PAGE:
For an entrepreneur who has made “community” his life’s mission, Mark Zuckerberg has always seemed oddly fixated on managing his own appearance. There was his decision to hire Barack Obama’s former campaign manager ahead of a weird pseudo-political bus tour in which he was attended by a flock of handlers and a photographer famous for documenting Obama’s presidency. There were his heavily produced “personal challenges” (one of which included a commercial with a Morgan Freeman voiceover), the birth announcements doubling as corporate restructuring, and a personal security budget in 2021 that was nearly 16 times what Amazon Inc. spent to keep Jeff Bezos safe.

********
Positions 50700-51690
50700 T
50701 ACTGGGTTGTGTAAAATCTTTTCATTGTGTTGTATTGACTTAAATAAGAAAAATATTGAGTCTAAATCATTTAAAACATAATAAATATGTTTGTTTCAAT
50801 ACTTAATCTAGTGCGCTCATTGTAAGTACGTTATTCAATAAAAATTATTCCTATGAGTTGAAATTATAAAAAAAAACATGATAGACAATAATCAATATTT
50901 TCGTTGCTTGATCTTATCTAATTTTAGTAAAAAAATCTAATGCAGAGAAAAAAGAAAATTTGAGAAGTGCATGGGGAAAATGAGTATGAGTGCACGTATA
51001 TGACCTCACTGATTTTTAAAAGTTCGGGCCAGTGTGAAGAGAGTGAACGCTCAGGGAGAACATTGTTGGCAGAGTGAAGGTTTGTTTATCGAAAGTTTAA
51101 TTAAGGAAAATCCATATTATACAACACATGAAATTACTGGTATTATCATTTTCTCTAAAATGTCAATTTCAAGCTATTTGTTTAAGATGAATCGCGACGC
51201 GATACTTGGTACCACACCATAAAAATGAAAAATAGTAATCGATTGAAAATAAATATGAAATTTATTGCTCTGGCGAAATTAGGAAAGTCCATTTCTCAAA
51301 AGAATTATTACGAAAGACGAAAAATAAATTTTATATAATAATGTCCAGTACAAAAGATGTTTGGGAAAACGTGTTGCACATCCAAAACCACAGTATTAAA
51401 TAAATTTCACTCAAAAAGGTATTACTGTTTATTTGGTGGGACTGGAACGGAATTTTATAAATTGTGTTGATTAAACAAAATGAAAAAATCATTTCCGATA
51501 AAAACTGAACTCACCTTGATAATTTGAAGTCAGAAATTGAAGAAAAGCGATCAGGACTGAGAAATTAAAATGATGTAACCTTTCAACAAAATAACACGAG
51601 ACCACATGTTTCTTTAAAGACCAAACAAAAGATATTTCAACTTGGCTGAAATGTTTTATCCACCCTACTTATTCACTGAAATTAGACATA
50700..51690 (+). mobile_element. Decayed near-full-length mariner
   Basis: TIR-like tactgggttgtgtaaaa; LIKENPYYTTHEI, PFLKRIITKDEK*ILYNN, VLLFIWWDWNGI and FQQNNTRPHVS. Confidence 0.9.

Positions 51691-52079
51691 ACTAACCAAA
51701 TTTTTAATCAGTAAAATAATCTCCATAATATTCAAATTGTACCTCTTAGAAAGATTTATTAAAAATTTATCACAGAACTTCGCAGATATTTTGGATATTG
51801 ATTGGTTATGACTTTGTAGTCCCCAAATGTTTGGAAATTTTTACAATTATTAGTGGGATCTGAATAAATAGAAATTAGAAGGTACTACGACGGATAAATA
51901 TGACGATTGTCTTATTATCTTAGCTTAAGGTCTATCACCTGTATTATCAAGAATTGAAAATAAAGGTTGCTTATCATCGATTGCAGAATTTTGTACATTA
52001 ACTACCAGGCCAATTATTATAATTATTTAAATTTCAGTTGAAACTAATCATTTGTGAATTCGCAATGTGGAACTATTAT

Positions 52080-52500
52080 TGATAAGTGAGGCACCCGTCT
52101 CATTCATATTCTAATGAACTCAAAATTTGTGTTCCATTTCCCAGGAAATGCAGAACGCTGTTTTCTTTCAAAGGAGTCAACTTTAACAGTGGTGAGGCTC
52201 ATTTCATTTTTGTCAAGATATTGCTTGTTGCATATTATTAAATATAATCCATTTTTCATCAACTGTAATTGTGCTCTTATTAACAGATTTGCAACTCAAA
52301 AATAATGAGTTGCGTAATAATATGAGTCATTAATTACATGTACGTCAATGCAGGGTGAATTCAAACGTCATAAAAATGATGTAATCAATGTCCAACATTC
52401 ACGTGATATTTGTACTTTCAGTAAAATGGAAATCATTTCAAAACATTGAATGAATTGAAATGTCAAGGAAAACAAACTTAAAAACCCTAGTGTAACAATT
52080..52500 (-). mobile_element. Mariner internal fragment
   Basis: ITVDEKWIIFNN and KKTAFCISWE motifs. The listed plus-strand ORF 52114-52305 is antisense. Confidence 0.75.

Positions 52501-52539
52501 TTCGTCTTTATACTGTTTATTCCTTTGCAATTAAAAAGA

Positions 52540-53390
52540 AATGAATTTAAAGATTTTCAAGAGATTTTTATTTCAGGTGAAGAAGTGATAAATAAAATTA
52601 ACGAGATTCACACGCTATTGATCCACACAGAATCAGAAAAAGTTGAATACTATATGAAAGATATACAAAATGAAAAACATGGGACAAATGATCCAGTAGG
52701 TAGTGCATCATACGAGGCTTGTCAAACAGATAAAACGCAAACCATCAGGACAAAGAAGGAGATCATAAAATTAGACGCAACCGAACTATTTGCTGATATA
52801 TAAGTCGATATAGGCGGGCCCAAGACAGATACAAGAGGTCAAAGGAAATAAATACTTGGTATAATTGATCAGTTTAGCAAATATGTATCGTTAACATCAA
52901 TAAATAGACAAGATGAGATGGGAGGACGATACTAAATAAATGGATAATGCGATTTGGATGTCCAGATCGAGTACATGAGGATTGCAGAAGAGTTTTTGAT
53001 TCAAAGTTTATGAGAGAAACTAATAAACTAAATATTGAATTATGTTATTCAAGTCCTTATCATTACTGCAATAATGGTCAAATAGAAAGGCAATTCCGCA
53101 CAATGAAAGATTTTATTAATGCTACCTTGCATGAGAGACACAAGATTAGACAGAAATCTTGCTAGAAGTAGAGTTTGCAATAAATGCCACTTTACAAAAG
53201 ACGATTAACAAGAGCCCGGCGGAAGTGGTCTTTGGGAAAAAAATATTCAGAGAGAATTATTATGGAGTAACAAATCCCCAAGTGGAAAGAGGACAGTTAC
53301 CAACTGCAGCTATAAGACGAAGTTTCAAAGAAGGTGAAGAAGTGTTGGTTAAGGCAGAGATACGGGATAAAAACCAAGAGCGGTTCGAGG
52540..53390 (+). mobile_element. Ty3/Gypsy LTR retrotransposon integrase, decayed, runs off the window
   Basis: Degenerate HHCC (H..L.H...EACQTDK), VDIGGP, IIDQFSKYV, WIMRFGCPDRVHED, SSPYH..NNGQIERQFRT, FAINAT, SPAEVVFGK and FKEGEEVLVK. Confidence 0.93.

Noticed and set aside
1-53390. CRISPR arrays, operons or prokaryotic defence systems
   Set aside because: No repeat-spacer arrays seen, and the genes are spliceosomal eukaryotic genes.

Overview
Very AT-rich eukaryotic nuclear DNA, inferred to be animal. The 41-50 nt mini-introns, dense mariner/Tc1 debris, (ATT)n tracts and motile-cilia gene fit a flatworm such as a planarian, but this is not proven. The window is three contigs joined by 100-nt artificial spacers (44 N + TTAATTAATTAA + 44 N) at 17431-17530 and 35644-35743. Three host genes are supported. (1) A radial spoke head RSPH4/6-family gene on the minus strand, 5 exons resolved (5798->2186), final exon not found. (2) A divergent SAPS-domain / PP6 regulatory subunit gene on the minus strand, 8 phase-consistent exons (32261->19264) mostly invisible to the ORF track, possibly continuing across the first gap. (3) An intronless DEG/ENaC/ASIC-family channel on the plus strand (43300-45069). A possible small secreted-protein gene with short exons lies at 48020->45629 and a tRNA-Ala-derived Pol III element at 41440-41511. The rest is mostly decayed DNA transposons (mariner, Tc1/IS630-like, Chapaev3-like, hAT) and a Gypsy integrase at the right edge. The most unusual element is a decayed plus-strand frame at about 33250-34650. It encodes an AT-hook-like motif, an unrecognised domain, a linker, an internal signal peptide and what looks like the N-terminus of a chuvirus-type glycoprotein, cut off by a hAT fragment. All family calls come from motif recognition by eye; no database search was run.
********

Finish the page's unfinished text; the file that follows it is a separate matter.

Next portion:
All of this might seem excessive, but one could argue that it made at least some sense from a business perspective. Meta Platforms Inc., the parent of Facebook, Instagram, and WhatsApp, is closely identified with its co-founder and supreme leader. How a chief executive officer is publicly perceived affects a company—so, if you’re a Facebook investor, you probably wouldn’t complain if you found out that Zuckerberg had hired a pollster to go around asking people how they felt about him personally. For years, this approach also seemed to apply to his chief operating officer, Sheryl Sandberg.